3. I can atest from unofficial sources that the intention behind the Judge revolver was to circumvent the Brazilian caliber and gun control rules. It was meant to be sold as a smoothbore, carrying similar killing power/energy levels of a 38SPL, while allowing the acquisition of more rounds of ammo (50 per year for centerfire handgun ammo vs 200 per month for shotshells, plus the ability to handload without special perms from Army (CR). In America it faced the Firearms Act and the BATF, hence the need of rifling and adaption of a 2nd rifled caliber. As a smoothbore short shotgun, it patterns quite decently at about 20yds, with buck or birdshot (for pest control only of course), but the lower velocities and accuracy limit it as 20-25 yds max range gun, tho I’ve shot and hit at about 35yds with 45 round ball handloads.

  4. I think in an apartment or populated urban settings it is a good safe choice. Considering most encounters be less than 6′, stopping most threats.

  5. Bullets that miss their target (the threat) might be able to pass through walls into another room in the same home, or into neighbor’s home or apartment which can have potentially horrifying consequences. A question to ask is what cartridge is safest for self-defense use in apartments or homes that are in close proximity to neighbors?

  6. I think it is a great gun for protection and snake control. Although I don’t own one because I am retired and it’s just not in the Budget at this time. I would love one.

  7. To pick a nit, there is no Long Colt as there is no Short Colt from which to differentiate. It’s just .45 Colt.

    That being said, yes, there are much better choices for defensive platforms.

    A recent student had bought a Mossberg .410 pump and she asked for help in learning how to use it as a supplement to her .380 Glock. The .380 was a handful for her. She did OK with the pump, but I can’t see her handling a 20 gauge. A gun is generally better than no gun.

  8. The .410/.45 sounds fine except for the .45 lc. S&W added the >45 ACP and that – IMO is a good idea. I don’t have any guns in .45 LC but several that can use the .45 ACP. So, if I am motivated to buy one then I would buy the S&W.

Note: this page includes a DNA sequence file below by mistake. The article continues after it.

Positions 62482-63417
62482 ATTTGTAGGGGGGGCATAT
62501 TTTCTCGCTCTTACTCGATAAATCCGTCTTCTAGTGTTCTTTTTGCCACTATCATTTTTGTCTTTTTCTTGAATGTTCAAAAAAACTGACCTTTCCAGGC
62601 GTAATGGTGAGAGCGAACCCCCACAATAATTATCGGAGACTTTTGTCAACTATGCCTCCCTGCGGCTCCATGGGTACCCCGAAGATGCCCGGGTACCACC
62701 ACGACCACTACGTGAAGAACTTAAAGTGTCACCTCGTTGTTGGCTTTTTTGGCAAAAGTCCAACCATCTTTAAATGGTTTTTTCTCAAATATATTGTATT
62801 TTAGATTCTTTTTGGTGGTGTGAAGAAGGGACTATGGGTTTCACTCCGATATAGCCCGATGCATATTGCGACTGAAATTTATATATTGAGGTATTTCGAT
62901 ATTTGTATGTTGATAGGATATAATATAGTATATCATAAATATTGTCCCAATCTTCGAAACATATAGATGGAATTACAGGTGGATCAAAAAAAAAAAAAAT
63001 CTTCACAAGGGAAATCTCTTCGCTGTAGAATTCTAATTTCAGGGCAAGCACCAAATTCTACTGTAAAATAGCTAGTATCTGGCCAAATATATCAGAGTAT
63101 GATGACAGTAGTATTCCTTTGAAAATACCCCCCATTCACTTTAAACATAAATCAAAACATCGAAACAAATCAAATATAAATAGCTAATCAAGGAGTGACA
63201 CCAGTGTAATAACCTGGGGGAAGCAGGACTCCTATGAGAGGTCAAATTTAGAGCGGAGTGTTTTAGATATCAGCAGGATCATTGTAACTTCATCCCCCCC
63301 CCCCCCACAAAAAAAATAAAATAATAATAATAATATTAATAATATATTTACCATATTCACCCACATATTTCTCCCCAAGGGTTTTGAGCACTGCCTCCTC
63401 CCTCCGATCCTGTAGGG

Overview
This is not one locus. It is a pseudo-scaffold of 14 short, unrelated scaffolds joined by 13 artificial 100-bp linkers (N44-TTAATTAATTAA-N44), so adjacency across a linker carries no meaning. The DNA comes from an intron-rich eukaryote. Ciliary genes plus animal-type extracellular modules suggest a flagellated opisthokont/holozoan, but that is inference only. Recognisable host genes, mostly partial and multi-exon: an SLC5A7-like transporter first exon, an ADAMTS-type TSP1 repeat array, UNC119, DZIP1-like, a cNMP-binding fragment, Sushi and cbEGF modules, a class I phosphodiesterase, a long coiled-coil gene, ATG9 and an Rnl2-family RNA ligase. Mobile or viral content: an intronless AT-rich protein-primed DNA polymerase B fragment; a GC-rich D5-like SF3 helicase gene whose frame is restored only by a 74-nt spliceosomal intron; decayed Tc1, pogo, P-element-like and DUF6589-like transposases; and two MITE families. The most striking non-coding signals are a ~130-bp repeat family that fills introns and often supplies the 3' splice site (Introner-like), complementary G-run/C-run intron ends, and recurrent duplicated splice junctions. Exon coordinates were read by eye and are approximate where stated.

9. Despite the pros and cons of any gun, the buyer will have his preference. And while they may not include what he or she gets for some people it comes down to I can afford this so it is what I get. Of course I have my rathers also suffice to say I like a 20 gage with 00 buck shat it stops a white tail dead in its tracks. So there you have it my two cents worth, of course the government has probably devalued it to less than a cent

  10. I would think that a .410 round, especially to the chops but also the torso, would put a real crimp in your day. The best thing is try not to get shot with anything.

  11. One point that no one has mentioned so far, is that in my opinion, the revolver is easier for a new shooter or gun owner to learn and operate then a semi-auto. So if someone is only going to shoot the gun at the range once a year, if that, they are probably better off with a revolver. No need to learn (and remember) decocking levers or safeties or malfunction drills. And no magazines to lose or misplace.
    That being said, a Public Defender would not be my choice for concealed carry: too heavy and bulky for me.
    For me, the 3″ barrel standard Judge shines as an outdoorsman’s sidearm. You’ve got options for snake protection, close in small game, or protection against bears.